Overall the participants liked the stoves, and used them regularly, although neither of the improved stoves was a perfect fit for the type of cooking and culture in the community—most of the households continued to cook over open fires in parallel. However, households that got the improved stoves did have a lower exposure to some pollutants. This is promising data that suggests improved cooking stoves could have positive health impacts in developing nations.
“As somebody who has always wanted to do interdisciplinary work, I hold this work up as a pinnacle of that kind of study,” says Katie. “I don’t need to be an expert in stove use monitors, because I can rely on an excellent team.”
But as an economist, Katie is even more excited about the follow-up study she will conduct over the next few years. It will build on the past work, and will ask whether people actually buy these cleaner-burning stoves.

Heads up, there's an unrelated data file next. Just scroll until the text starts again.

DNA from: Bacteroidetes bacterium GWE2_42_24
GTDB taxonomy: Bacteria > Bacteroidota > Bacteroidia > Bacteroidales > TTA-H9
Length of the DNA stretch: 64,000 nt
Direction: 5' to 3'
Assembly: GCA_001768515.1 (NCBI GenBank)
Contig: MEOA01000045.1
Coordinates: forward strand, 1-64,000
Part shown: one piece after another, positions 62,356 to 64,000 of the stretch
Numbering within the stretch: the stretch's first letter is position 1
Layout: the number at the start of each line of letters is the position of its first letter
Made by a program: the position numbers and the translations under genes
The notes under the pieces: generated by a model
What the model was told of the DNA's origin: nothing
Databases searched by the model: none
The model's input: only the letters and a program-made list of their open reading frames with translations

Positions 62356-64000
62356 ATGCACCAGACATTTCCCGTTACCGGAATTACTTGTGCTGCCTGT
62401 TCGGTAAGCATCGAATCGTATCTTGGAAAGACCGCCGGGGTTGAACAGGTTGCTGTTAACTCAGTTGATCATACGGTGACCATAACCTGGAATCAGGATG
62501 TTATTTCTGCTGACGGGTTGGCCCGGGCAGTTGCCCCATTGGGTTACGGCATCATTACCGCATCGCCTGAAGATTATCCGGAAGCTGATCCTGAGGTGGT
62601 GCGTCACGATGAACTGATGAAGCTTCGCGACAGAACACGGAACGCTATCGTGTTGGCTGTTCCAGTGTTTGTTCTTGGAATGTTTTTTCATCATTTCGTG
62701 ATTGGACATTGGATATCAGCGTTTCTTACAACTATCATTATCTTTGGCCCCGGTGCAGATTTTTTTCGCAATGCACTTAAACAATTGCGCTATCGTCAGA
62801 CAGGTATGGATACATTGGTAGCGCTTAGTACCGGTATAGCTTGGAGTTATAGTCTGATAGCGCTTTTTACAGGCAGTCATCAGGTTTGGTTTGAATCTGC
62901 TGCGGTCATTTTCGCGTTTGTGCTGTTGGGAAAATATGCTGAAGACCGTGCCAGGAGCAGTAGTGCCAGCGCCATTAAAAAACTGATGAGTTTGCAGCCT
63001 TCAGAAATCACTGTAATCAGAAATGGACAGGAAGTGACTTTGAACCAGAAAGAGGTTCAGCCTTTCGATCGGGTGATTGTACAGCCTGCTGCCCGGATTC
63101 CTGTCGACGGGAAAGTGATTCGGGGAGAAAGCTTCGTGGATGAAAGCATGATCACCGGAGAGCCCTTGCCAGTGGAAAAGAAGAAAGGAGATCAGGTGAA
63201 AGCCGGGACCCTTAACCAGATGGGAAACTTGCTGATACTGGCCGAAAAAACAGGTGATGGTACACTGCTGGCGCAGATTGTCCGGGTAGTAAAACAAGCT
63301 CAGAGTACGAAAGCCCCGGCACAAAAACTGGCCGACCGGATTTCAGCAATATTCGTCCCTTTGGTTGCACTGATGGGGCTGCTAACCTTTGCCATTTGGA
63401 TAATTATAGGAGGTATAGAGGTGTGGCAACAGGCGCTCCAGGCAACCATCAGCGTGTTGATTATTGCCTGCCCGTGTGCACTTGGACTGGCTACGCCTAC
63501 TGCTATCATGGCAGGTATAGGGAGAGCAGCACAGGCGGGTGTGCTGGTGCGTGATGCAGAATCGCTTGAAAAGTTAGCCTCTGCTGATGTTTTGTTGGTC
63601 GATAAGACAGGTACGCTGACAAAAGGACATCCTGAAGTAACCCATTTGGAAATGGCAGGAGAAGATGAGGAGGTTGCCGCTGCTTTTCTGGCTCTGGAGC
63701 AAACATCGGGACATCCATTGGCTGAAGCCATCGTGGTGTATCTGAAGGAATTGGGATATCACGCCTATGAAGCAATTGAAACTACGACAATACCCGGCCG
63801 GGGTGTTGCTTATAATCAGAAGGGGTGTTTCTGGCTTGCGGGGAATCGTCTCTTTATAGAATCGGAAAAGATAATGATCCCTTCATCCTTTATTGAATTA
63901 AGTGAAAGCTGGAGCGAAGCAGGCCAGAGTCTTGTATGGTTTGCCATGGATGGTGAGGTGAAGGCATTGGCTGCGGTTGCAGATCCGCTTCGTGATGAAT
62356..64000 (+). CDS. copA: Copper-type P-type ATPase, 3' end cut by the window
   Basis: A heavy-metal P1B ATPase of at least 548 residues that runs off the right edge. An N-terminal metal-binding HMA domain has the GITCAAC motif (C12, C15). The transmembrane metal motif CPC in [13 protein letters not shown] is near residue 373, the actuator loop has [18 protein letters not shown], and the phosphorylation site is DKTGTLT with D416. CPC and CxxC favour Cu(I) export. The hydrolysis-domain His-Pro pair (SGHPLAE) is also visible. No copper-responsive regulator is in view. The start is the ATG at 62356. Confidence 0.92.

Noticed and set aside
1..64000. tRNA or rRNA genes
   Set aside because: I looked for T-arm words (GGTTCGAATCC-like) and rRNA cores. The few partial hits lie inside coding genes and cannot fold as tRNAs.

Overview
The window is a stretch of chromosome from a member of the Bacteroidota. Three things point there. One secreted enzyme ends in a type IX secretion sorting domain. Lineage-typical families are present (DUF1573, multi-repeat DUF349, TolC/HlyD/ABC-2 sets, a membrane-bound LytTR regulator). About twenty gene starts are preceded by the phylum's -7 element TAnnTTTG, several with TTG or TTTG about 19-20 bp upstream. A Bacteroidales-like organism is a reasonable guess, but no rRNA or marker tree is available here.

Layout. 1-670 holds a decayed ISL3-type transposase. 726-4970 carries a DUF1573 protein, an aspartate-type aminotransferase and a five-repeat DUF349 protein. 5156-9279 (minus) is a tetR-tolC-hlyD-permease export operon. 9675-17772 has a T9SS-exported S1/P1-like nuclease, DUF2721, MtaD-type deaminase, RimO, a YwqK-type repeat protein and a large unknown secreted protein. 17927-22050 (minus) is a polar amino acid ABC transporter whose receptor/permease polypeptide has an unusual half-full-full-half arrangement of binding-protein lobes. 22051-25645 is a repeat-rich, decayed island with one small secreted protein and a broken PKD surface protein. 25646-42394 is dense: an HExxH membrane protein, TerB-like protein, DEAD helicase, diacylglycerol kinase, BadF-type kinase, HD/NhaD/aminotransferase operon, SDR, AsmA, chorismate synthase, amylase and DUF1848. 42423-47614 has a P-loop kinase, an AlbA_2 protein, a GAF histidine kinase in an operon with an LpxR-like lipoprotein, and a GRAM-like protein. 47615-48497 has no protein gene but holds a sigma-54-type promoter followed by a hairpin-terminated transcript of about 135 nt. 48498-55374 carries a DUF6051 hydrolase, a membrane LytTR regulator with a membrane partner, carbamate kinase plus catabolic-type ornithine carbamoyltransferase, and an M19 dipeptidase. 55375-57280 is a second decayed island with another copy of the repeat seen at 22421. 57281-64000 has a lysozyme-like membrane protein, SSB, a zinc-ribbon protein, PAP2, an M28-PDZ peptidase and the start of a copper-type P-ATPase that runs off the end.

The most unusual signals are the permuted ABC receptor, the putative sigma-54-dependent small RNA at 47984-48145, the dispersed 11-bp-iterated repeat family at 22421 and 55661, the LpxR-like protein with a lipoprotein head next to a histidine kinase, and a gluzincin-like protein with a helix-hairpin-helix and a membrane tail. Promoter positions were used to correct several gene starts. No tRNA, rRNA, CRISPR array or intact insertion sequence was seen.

“This is a sign of the adoption of technology change,” says Katie. A stove given as a gift is much appreciated, but whether people consider them worth the price is still an open question.
Prices, Peers and Perceptions (P3) was designed to look at how prices and peers—that is, knowing people who have used the stoves before—influence perceptions of the stoves and the likelihood that the stoves are actually purchased.
A new group of participants will be selected based on whether they know people who have used the stoves before, and the experiment will be designed to test whether hearing about the stove influences how much they will spend for it.